I keep a R5 coin in my wallet. I have since I left South Africa 3 years ago to base myself here in New York City. It’s one of those special limited edition ones issued after the presidential election in 1994 – the 20th anniversary of which, our country recently celebrated.

Last Wednesday, as I made my way to the South African Consulate General in Midtown, my fingers brushed past the coin, when I was looking for money to buy yet another umbrella to fight the rainy, blustery weather conditions New York likes to throw at its inhabitants. 

It was really one of those horrid weather days when you’d do anything to stay indoors. Yet, it wasn’t a turn-off for the South Africans who are living in New York, or visiting on holiday, who had come to cast their ballots for the upcoming General Elections. 

Living overseas, it’s easy to feel very far away from home – even in the age of social media – when you stop commemorating Worker’s Day, and start celebrating Cinco De Mayo; when you’re forced to think in Fahrenheit and miles, and not Celsius and kms; when you live in Dollars and not in Rands. The US Consulate General, with its portraits of Jacob Zuma and Protea bouquets, is one of those places where you can go to feel like you’re stepped into a little piece of Pretoria for the day. 

Last Wednesday morning, as various South African accents filled the lift of the business building in which the Consulate General is housed, I felt a little bit closer to home. 

I interviewed voters about their experiences: Did they know about the voting process abroad? Had they filled out the required VEC10 form? Was their decision on who to vote for an easy or difficult one, being overseas? There were some who said the Consulate misinformed them when it came to the VEC10 form, and so they were disappointed they couldn’t vote because they hadn’t filled it out. 

Sadly, one of those who wasn’t able to vote was the legendary playwright Athol Fugard, who has created prize-winning protest theatre that’s as much a valuable contribution to the struggle as any. 

As I was leaving the Consulate General, I barely spotted him, in a nondescript beanie, half wet from the rain. He didn’t have two forms of ID on him – his green ID book was at home in South Africa. “This is a critical election,” he said to me, the disappointment very clear in his voice. “With South Africa on tenterhooks at the moment, every vote counts, and I’m only sorry that I won’t be able to add my voice – even if all it is, is a mark on a piece of paper.”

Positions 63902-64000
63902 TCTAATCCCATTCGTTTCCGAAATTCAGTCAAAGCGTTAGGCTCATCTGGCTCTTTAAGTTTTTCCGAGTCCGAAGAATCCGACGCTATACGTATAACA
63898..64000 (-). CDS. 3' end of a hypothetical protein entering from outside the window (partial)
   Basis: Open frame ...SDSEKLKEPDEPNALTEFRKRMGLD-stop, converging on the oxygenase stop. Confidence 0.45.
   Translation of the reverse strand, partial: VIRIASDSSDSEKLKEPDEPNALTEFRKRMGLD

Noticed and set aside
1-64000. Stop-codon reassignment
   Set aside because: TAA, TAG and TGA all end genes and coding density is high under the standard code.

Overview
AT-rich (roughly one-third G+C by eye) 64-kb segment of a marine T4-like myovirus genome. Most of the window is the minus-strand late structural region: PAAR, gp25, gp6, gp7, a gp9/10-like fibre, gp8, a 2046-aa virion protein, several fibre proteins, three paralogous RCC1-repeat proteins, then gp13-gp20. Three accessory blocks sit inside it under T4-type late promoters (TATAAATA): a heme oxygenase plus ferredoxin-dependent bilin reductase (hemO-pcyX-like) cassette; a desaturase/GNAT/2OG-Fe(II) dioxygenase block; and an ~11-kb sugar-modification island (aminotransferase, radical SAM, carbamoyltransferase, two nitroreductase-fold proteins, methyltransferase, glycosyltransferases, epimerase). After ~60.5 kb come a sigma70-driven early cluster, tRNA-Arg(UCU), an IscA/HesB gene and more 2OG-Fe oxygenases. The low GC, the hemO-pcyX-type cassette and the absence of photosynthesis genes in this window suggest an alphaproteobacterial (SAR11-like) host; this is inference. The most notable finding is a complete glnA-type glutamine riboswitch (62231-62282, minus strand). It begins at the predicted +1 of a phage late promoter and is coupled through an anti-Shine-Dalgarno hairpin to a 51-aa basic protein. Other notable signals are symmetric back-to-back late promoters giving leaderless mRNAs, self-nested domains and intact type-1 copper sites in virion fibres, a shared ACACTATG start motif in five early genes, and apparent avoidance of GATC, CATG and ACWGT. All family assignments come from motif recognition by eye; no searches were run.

The 81-year-old writer isn’t certain he’ll be around for the next elections, and while I understand rules are rules, I felt like saying to the presiding officer that they should go and have a look at his picture hanging up in a Broadway theatre if they really wanted double proof of who he is.

For the most part, there were a lot of South Africans who were happy and proud to have voted. A couple, here visiting family, told me: “There are a lot of people who aren’t voting at home, but if we can do it here, then they can.” A man originally from Joburg who’s been living here for 4 years said: “I’m living here for now, yes, but I still feel very invested in South Africa. I’m going to home at some point. And the previous generation fought very hard to give people the right to vote.”

I especially liked what one man, who’d flown in from Boston and made a work trip out of the occasion said: “Moving abroad doesn’t mean you’re not a citizen anymore. It’s like moving out of your parents house – you’re still their kid. I feel it’s important to keep a connection with the home where you grew up and the home you love.” 

For me, his words were a great response to something Simphiwe Dana had tweeted earlier that day: I’m of the mind that if you don’t live in SA you shouldn’t make decisions on how it’s run. #ExpatVote. Just because we’re here, for now, doesn’t mean we’ve abandoned South Africa. I don’t need reminding of this, but that R5 in my wallet is there nonetheless. No matter how many pennies or quarters fill up my wallet, I always know the R5 coin is in there, amongst them.